Development and Psychometric Properties of a Survey to Assess Barriers to Implementing Advance Care Planning in Primary Care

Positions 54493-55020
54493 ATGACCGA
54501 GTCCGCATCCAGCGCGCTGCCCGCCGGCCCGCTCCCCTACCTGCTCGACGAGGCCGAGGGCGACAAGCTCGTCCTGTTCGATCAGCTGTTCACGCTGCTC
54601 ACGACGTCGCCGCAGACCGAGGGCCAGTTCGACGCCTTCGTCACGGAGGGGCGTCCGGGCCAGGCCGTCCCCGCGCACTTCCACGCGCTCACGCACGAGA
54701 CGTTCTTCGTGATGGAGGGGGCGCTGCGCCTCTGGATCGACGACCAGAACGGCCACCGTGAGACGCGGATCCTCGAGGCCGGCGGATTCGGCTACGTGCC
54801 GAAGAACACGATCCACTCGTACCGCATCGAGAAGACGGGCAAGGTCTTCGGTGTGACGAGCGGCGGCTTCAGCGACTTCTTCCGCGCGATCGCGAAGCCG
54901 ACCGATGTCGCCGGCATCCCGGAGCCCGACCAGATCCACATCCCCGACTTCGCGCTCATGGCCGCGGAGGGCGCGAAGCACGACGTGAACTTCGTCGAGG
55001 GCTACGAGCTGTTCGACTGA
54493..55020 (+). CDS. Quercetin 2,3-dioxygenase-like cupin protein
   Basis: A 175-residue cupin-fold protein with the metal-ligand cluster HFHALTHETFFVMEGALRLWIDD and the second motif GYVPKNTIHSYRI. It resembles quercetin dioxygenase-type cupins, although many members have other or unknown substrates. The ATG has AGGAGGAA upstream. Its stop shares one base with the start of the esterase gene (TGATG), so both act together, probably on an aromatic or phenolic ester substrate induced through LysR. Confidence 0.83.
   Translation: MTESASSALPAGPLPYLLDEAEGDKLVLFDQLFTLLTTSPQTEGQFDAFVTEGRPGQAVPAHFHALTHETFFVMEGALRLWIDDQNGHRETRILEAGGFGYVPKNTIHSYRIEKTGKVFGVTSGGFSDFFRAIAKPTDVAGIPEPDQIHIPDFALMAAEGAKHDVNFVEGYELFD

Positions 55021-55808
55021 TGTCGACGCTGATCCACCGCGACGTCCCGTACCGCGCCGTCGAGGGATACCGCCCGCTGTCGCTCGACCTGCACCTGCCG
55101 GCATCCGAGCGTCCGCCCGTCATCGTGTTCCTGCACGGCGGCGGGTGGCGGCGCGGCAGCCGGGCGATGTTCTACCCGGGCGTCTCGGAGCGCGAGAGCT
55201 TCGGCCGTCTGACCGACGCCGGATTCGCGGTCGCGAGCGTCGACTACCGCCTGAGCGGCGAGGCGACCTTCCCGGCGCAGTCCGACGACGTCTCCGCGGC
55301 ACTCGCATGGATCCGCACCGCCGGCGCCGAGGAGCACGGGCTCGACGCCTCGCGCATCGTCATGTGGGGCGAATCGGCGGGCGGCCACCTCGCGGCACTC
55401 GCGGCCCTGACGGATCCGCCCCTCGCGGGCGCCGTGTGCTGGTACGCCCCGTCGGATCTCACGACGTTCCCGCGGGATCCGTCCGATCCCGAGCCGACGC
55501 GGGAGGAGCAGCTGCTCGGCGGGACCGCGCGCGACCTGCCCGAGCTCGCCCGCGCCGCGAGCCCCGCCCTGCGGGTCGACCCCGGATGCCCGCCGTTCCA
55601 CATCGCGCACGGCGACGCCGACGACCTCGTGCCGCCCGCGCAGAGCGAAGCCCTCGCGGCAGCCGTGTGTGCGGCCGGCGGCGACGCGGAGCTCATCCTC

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CONTEXT: Valid and reliable measurement of barriers to advance care planning (ACP) in health care settings can inform the design of robust interventions. OBJECTIVE: This article describes the development and psychometric evaluation of an instrument to measure the presence and magnitude of perceived barriers to ACP discussion with patients from the perspective of family physicians. METHODS: A questionnaire was designed through literature review and expert input, asking family physicians to rate the importance of barriers (0 = not at all a barrier and 6 = an extreme amount) to ACP discussions with patients and administered to 117 physicians. Floor effects and missing data patterns were examined. Item-by-item correlations were examined using Pearson correlation. Exploratory factor analysis was conducted (iterated principle factor analysis with oblique rotation), internal consistency (Cronbach's alpha) overall and within factors was calculated, and construct validity was evaluated by calculating three correlations with related questions that were specified a priori. RESULTS: The questionnaire included 31 questions in three domains relating to the clinician, patient/family and system or external factors. No items were removed due to missing data, floor effects, or high correlation with another item. A solution of three factors accounted for 71% of variance. One item was removed because it did not load strongly on any factor. All other items except one remained in the original domain in the questionnaire. Cronbach's alpha for the three factors ranged from 0.84 to 0.90. Two of three a priori correlations with related questions were statistically significant. CONCLUSION: This questionnaire to assess barriers to ACP discussion from the perspective of family physicians demonstrates preliminary evidence of reliability and validity.
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